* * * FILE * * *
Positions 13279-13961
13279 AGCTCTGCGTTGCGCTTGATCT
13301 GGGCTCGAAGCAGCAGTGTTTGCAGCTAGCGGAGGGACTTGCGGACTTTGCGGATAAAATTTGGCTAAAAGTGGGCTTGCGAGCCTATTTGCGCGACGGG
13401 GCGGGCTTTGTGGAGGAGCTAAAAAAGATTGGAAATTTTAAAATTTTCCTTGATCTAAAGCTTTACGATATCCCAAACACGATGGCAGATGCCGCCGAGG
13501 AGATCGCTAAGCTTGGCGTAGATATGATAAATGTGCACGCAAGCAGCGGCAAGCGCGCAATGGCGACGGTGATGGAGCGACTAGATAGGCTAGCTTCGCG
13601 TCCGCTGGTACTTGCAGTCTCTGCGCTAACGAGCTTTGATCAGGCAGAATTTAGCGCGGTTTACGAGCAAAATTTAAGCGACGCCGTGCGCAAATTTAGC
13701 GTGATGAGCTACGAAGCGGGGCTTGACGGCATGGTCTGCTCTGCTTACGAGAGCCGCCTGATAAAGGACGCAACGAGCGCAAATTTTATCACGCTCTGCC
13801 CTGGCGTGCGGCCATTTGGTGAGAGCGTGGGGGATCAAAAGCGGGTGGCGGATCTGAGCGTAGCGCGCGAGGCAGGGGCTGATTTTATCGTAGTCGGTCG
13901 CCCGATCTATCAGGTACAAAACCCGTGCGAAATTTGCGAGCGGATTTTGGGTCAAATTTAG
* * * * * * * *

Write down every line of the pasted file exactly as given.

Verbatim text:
Positions 13279-13961
13279 AGCTCTGCGTTGCGCTTGATCT
13301 GGGCTCGAAGCAGCAGTGTTTGCAGCTAGCGGAGGGACTTGCGGACTTTGCGGATAAAATTTGGCTAAAAGTGGGCTTGCGAGCCTATTTGCGCGACGGG
13401 GCGGGCTTTGTGGAGGAGCTAAAAAAGATTGGAAATTTTAAAATTTTCCTTGATCTAAAGCTTTACGATATCCCAAACACGATGGCAGATGCCGCCGAGG
13501 AGATCGCTAAGCTTGGCGTAGATATGATAAATGTGCACGCAAGCAGCGGCAAGCGCGCAATGGCGACGGTGATGGAGCGACTAGATAGGCTAGCTTCGCG
13601 TCCGCTGGTACTTGCAGTCTCTGCGCTAACGAGCTTTGATCAGGCAGAATTTAGCGCGGTTTACGAGCAAAATTTAAGCGACGCCGTGCGCAAATTTAGC
13701 GTGATGAGCTACGAAGCGGGGCTTGACGGCATGGTCTGCTCTGCTTACGAGAGCCGCCTGATAAAGGACGCAACGAGCGCAAATTTTATCACGCTCTGCC
13801 CTGGCGTGCGGCCATTTGGTGAGAGCGTGGGGGATCAAAAGCGGGTGGCGGATCTGAGCGTAGCGCGCGAGGCAGGGGCTGATTTTATCGTAGTCGGTCG
13901 CCCGATCTATCAGGTACAAAACCCGTGCGAAATTTGCGAGCGGATTTTGGGTCAAATTTAG